Joy Lee (李長昭) left behind her well-paying computer engineering career in Taiwan to come to Kelowna, B.C., six years ago as an international student.
Her decision to settle in the Okanagan Valley wasn't just about the availability of her favourite bubble tea and other Taiwanese delicacies in town, she said.
"Kelowna [weather] is dry and [feels] much more comfortable," she said. "Vancouver, on the other hand, there's too much rain — this rainy [weather] is depressing in the wintertime."
Weather and lifestyle are among several reasons why a growing number of Chinese-speaking immigrants are shifting to the Okanagan city from Metro Vancouver, the more traditional choice for newcomers from Taiwan, China, Hong Kong and Macau.
Data from the 2021 census shows that one per cent of the population of the Kelowna metropolitan area, home to more than 220,000 people, speak Chinese languages — including Mandarin and Cantonese — as their first language.
But that's a 46 per cent jump from the previous census five years ago — much bigger than the 6.3 per cent increase in Chinese speakers in Metro Vancouver.
Counting new immigrants alone, census data shows a 30 per cent increase of Chinese speakers in the Kelowna metropolitan area, compared to a 10.5 per cent drop in Metro Vancouver.
Percentage change of Chinese-speaking population in B.C.'s metropolitan areas, 2016-2021
Lee had previously lived in Vancouver on a working holiday visa for a year, then moved back to Canada to study human resources management at the Okanagan College in Kelowna.
Since graduation, she has been working as a manager at local restaurants. She says her hospitality gigs in Kelowna — which she describes as a town for retirees — provide a relaxing space she needs to develop her social skills that weren't highly valued in her old profession in Taipei.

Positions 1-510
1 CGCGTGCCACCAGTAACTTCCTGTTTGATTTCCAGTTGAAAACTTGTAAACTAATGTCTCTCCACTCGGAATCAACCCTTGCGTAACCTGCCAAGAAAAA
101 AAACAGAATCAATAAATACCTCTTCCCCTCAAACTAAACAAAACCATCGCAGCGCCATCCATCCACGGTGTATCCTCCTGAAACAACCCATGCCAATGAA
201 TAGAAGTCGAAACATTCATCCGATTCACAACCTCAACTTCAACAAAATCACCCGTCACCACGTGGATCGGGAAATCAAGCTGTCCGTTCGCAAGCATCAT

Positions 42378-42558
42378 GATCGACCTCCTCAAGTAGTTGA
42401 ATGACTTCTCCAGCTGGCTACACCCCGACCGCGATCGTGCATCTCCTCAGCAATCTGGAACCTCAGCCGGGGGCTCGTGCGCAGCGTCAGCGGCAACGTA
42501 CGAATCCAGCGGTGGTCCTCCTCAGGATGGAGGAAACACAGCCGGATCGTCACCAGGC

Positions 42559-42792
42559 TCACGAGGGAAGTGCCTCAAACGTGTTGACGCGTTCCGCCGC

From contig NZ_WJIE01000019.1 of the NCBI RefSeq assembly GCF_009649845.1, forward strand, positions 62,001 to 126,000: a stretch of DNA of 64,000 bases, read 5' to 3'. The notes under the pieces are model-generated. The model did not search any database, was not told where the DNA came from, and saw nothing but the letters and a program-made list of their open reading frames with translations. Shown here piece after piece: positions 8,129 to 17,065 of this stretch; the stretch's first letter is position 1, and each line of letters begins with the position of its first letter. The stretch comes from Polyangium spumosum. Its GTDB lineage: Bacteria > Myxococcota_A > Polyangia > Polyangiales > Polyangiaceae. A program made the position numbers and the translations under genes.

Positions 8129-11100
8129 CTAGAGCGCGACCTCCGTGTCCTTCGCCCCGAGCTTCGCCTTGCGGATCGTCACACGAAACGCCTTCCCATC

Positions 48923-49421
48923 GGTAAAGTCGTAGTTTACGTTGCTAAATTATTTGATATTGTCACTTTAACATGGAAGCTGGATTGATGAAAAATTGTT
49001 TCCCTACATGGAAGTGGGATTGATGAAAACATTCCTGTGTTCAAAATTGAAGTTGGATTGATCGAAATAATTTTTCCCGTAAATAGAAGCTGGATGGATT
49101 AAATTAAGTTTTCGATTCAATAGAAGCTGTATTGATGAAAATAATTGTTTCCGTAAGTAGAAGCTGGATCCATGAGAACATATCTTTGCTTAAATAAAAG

"I prefer more of an interacting environment with people, because when you're an engineer, I would be in front of the computer all day," she said. "I'm getting to know myself more [in Kelowna]."
Percentage change of recent immigrants from Chinese-speaking regions to B.C.'s major metropolitan areas, 2016-2021
'I want Kelowna to be the destination of more people'
Tim Liu (刘宇), originally from China's Xinjiang region, decided to settle in Kelowna almost a decade ago after finishing his six-month internship at a local tech startup, in order to fulfil the graduation requirement for his master's program in software systems at the University of British Columbia (UBC) in Vancouver.
Liu says during his studies he never left Metro Vancouver and hung out with his mostly Chinese friends. But after he landed in Kelowna, he quickly fell in love with the climate — similar to Xinjiang's he says — and befriended colleagues from various cultural backgrounds, in a work environment he describes as a far cry from the hustle culture common in Chinese workplaces.
"On Friday afternoon, we had ping-pong or football games, and we had beers," he said. "In the summertime, we jumped into the lake during lunch break."
Several years ago, Liu set up a group on the social media platform WeChat, where he regularly posts translated information about happenings in Kelowna for the growing Chinese immigrant community.
"I want Kelowna to be the destination of more people," he said.
Karl Chan, a former science teacher working at Hong Kong high schools for more than 10 years, says it was God's will he chose Kelowna, a city that he hadn't previously known, as his destination two years ago.
He says he was glad UBC Okanagan, instead of UBC Vancouver, offered him admission to a master's program in electrical engineering, after learning there's a Cantonese-speaking Baptist church in Kelowna hosted by a pastor from Hong Kong.
"I felt that there was some guidance for me to come here," said Chan, a longtime Christian.
Since graduation, he has been pursuing part-time teaching gigs from Okanagan College to fulfil his passion for math and science education.
He says many Hong Kong immigrants he knows are frustrated with not getting meaningful employment in Canada, but he hopes they persevere and eventually make a positive impact on the local community.